Cutting-Edge Research
in Kyoto University


Space Weather Forecasts Studying the solar activity and its effects on the earth.

Solar chromosphere taken by SMART

SMART at the Hida Observatory

It is not only light that streams towards Earth from the Sun. Firstly, there are the streams of charged particles that flow from the Sun (know as solar wind), filling the heliosphere and sometimes interacting with the Earth. When Solar flares, and other explosive phenomena, occur on the Sun, high energy photons and huge clouds of magnetised plasma (Coronal Mass Ejections; CMEs) are thrown outward. If these reach Earth, then man-made satellites and power stations that form part of society’s infrastructure, and also the activities of Humankind in space are all vulnerable to damage from these phenomena. These changes to the space environment are called Space weather. As humankind extends its reach into space, the prediction of solar activity, and its impact on Earth, is becoming more and more important. At Hida Observatory, using the Solar Magnetic Activity Research Telescope (SMART) to observe the chromopshere and magnetic field across the whole solar disk, we are making great strides towards understanding the the mechanism behind flares and coronal mass ejections and working towards making accurate space weather forecasts. Note that our group uses a multifaceted approach to study the Sun; not only with observations of solar activity using both space- and ground-based telescopes, but also with simulations and theoretical analysis,.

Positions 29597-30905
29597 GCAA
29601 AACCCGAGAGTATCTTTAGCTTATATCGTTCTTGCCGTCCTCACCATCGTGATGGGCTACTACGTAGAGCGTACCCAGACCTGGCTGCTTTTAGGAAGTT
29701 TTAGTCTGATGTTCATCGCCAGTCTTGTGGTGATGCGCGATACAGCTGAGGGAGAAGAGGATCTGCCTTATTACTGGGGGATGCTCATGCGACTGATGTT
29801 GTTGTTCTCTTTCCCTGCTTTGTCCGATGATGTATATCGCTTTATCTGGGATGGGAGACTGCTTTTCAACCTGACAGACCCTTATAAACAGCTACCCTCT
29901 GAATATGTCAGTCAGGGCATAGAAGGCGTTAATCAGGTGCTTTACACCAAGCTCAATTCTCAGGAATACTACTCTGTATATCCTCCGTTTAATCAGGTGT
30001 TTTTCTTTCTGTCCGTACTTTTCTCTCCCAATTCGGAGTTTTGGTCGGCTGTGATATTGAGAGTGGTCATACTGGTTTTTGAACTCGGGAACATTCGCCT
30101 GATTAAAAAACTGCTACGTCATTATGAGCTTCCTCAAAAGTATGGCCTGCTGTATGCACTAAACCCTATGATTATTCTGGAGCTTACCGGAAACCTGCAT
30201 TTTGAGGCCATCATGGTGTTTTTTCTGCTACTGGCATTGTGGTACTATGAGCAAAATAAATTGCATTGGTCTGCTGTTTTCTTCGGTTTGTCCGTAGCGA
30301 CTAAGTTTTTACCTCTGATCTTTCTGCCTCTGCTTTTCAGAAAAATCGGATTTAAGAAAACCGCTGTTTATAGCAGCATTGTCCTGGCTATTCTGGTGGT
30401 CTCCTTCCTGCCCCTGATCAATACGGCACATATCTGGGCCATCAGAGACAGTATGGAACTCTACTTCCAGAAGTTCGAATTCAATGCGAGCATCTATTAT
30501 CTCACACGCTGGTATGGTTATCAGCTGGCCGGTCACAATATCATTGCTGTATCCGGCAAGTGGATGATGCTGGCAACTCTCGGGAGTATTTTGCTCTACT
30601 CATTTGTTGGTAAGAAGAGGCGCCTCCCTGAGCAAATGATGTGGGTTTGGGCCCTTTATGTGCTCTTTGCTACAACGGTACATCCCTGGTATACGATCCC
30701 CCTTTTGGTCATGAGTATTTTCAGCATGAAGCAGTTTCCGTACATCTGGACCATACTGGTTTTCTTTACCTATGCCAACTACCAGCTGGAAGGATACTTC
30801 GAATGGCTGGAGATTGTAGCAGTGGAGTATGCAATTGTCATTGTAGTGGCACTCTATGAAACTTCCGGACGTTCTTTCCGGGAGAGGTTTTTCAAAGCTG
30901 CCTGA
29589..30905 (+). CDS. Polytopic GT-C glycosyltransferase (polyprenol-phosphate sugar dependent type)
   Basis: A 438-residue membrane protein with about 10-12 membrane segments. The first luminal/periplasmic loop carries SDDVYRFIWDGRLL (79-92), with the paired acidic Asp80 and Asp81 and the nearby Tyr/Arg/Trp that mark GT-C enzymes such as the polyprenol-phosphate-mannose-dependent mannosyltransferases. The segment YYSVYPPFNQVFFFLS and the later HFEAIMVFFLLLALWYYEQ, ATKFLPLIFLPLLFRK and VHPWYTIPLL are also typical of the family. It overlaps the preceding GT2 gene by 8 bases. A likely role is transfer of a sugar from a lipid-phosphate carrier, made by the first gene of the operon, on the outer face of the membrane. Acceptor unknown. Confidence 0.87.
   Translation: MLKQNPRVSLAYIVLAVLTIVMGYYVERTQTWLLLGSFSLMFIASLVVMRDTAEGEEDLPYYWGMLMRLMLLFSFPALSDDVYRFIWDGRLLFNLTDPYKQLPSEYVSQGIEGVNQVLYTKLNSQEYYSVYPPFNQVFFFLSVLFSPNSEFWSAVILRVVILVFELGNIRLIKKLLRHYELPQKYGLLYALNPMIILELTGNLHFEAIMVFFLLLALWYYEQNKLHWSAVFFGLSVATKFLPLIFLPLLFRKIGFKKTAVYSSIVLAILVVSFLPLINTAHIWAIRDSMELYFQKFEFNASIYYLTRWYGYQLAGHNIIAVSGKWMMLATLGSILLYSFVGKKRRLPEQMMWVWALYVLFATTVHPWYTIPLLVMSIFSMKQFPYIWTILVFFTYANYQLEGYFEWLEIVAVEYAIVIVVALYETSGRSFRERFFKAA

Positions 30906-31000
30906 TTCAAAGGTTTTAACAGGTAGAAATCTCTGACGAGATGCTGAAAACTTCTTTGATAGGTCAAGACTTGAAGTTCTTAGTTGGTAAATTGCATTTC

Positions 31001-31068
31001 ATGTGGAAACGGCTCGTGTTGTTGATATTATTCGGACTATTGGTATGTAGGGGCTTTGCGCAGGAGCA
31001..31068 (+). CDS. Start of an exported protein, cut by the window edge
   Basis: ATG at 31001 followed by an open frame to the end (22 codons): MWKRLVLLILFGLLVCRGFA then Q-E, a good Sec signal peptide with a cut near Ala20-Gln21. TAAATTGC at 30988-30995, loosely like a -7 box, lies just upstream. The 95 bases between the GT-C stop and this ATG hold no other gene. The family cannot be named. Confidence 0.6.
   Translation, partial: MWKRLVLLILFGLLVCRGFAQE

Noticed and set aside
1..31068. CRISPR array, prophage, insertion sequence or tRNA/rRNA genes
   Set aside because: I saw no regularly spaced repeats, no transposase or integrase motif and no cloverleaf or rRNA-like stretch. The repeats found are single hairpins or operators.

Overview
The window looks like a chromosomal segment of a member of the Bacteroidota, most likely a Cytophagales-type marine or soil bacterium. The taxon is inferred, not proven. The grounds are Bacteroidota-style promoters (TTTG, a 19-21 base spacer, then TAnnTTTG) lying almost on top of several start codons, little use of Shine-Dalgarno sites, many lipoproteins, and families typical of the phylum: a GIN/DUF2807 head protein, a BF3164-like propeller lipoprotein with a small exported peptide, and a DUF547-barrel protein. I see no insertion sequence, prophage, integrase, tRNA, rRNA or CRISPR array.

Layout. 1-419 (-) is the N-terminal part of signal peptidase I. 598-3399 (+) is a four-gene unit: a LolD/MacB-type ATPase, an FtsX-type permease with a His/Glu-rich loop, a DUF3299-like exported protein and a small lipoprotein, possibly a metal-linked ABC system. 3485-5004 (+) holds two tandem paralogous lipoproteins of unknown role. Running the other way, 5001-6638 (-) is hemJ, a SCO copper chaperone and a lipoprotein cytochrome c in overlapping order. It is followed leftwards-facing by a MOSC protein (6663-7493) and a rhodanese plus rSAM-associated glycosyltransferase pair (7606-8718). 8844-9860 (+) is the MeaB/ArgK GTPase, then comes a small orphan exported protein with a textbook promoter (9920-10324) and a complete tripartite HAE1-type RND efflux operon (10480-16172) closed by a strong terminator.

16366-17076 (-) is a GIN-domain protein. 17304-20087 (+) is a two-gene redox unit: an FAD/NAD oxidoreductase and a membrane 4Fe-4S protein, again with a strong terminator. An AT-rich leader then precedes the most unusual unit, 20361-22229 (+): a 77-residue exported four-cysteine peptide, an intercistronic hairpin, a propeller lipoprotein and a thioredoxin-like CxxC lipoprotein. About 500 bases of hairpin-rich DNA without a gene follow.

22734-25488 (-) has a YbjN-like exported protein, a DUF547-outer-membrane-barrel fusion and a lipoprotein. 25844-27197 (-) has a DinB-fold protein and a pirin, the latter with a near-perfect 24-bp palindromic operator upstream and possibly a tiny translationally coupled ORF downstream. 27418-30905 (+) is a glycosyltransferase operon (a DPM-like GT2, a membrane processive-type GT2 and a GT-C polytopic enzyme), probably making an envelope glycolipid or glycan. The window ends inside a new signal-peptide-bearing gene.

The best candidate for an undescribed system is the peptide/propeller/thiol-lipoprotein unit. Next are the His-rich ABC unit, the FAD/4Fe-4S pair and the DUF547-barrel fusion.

To make space weather forecasting a reality, continuous observations of the sun are necessary. Led by Kwasan and Hida Observatories, in collaboration with researchers throughout the world, the CHAIN project works to place lowcost telescopes around the world, guaranteeing that there is 24-hour coverage of solar activity. The first step of the CHAIN project was to move the Flare Monitor Telescope (FMT) from Hida Observatory to the Solar station of Ica University, Peru in 2010. The second station is at Saudi Arabia and the telescope will be in operation in 2015.

Kazunari Shibata, PhD
Professor, Kwasan Observatory
Kiyoshi Ichimoto, PhD
Satru Ueno, MS
Assistant Professors, Hida Observatory
Shin’ichi Nagata, PhD
Graduate School of Science